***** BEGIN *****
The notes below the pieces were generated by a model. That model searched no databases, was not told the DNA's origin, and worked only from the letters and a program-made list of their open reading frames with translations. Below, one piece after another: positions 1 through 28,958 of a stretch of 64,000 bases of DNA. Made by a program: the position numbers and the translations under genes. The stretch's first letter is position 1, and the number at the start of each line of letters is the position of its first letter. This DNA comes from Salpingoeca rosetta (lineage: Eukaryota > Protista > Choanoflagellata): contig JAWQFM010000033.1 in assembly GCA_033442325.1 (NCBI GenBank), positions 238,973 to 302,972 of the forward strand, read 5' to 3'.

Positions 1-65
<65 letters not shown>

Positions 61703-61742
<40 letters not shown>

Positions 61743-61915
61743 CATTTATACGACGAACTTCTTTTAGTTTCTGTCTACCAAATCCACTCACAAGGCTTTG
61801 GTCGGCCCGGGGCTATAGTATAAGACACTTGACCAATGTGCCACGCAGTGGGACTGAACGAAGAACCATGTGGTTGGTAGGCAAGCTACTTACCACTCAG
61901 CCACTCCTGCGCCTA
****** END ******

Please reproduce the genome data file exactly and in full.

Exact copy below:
The notes below the pieces were generated by a model. That model searched no databases, was not told the DNA's origin, and worked only from the letters and a program-made list of their open reading frames with translations. Below, one piece after another: positions 1 through 28,958 of a stretch of 64,000 bases of DNA. Made by a program: the position numbers and the translations under genes. The stretch's first letter is position 1, and the number at the start of each line of letters is the position of its first letter. This DNA comes from Salpingoeca rosetta (lineage: Eukaryota > Protista > Choanoflagellata): contig JAWQFM010000033.1 in assembly GCA_033442325.1 (NCBI GenBank), positions 238,973 to 302,972 of the forward strand, read 5' to 3'.

Positions 1-65
<65 letters not shown>

Positions 61703-61742
<40 letters not shown>

Positions 61743-61915
61743 CATTTATACGACGAACTTCTTTTAGTTTCTGTCTACCAAATCCACTCACAAGGCTTTG
61801 GTCGGCCCGGGGCTATAGTATAAGACACTTGACCAATGTGCCACGCAGTGGGACTGAACGAAGAACCATGTGGTTGGTAGGCAAGCTACTTACCACTCAG
61901 CCACTCCTGCGCCTA